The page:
For the fifth time in six weeks, week-to-week net revenues at Rivers Casino in Schenectady declined last week. [see the composite Report to the right; and the Official Weekly Report.] The 19.8% fall in revenues, down to $2,897,721, was the largest to date at the Casino, which opened February 8. While Rivers Schenectady saw a significant decline, revenues at nearby Saratoga Casino edged up 1.8% to a Net Win of $2,858,905. (Compare the figures reported March 31, 2017 by the Times Union’s Eric Anderson, here; and click here for our prior revenue coverage)
- Rivers also reported its Revenue Tax distributions for February 2017, showing that Schenectady County and the City of Schenectady each received $191,991 as their home community share of revenues paid to the State. The average daily GRR for the opening weeks in February were, however, significantly higher than the daily average since then. Nonetheless, the payment of $191,991 for the 22-day partial month of February would result in an annualized total of $3,185,305. When selling the Schenectady Casino to the Racing Commission and the public, Rush Street (and Mayor Gary McCarthy) projected payment of $4.1 million each (22% more) to the City and the County once revenues stabilized.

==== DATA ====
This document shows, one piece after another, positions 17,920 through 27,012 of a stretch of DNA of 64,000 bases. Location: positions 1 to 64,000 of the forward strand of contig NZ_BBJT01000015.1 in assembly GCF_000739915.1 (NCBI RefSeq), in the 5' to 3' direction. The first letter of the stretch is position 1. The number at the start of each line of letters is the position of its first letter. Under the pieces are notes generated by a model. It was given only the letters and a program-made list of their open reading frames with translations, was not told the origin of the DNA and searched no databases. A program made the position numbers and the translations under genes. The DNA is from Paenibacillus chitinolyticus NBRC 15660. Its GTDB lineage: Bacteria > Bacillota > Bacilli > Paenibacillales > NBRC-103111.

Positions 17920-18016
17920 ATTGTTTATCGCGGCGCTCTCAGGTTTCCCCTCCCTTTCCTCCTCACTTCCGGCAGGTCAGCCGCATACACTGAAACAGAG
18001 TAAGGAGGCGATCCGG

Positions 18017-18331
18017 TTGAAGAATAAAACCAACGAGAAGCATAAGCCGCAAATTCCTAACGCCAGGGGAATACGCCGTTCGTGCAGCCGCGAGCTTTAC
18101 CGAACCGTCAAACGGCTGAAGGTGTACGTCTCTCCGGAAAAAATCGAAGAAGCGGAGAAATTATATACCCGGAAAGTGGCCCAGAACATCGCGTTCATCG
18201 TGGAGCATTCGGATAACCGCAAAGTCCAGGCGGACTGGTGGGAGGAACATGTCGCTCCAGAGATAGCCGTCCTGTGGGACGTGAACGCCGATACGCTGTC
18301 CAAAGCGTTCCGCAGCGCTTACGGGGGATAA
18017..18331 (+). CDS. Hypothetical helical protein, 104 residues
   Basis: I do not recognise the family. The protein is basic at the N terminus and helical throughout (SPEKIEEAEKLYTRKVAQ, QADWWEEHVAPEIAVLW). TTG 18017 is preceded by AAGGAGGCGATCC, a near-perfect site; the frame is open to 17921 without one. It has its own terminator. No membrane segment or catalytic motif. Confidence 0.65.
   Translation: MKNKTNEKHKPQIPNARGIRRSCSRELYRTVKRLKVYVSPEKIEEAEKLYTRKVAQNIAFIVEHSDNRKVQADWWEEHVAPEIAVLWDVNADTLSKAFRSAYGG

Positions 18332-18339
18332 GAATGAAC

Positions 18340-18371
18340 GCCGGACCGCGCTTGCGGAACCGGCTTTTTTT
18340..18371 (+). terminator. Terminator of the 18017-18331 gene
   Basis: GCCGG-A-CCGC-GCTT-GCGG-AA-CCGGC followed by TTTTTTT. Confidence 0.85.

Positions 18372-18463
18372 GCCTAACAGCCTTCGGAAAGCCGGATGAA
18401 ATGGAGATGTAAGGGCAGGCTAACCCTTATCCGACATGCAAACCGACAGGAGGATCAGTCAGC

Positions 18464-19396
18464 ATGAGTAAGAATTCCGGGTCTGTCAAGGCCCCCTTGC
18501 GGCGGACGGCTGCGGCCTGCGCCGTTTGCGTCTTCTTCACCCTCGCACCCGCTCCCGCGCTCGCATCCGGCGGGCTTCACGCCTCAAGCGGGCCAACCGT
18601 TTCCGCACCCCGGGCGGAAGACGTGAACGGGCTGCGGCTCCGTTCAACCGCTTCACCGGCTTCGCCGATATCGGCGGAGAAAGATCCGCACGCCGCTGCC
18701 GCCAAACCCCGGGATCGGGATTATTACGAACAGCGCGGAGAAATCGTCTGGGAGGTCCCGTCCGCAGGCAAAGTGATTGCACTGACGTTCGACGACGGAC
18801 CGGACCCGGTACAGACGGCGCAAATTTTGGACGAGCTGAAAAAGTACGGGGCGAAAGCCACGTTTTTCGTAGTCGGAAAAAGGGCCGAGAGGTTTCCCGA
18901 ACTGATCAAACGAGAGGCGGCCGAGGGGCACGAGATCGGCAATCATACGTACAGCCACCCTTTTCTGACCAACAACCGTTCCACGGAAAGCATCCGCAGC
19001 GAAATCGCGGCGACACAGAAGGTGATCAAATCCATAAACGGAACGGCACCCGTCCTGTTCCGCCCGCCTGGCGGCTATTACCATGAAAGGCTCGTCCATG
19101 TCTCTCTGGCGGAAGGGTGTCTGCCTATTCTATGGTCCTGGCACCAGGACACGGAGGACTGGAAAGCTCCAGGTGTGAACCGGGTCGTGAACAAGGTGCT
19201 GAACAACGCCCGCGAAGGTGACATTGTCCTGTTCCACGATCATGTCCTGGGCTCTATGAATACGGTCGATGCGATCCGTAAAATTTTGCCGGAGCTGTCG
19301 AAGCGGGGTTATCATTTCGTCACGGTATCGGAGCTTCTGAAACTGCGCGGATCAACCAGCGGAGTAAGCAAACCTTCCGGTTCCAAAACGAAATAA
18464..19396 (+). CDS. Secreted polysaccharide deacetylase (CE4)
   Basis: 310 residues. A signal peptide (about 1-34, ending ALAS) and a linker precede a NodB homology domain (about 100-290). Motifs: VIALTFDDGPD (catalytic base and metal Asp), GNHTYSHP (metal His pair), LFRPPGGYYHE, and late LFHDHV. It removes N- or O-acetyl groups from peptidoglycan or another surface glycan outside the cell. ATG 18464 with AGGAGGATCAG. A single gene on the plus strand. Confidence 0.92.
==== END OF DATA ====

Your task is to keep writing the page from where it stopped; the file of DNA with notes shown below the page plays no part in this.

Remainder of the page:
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update (Saturday, April 8, 2017): The Schenectady Gazette covered revenue and tax distribution for February and march in an article in today’s paper, “Rivers Casino revenues up in March, still behind projections: Figures from first full month of operation reported” (Brett Samuels, April 8, 2017). As I wrote in a Comment left at the online webpage for the story (which also suggests other issues needing coverage):
The real news is not that — OMG!! — revenues for a 31-day month were higher than for a 20-day month, but that revenues have been down five of the past six weeks. In fact, the decline last week was 19.8%, while Saratoga Casino had about a 2% increase.
The Gazette article does give a nice summary of the projection shortfall issue (while also suggesting reasons revenues might rise as the year progresses):
If the current pace of just over $200,000 per month continues, the city and county would take in about $2.3 million for 2017, falling well short of Rush Street Gaming’s projections submitted in its 2014 application with the Gaming Commission. . .
That economic impact analysis, which included five-year projections for gaming revenues, estimated the low-end gaming revenue for the city and county would be about $3.3 million each for the city and county.
In preparing its 2017 budget, Schenectady County used the low-end revenue estimate, $3.3 million, and pro-rated it to a March opening. That would leave the county expecting about $2.75 million in casino revenue this year.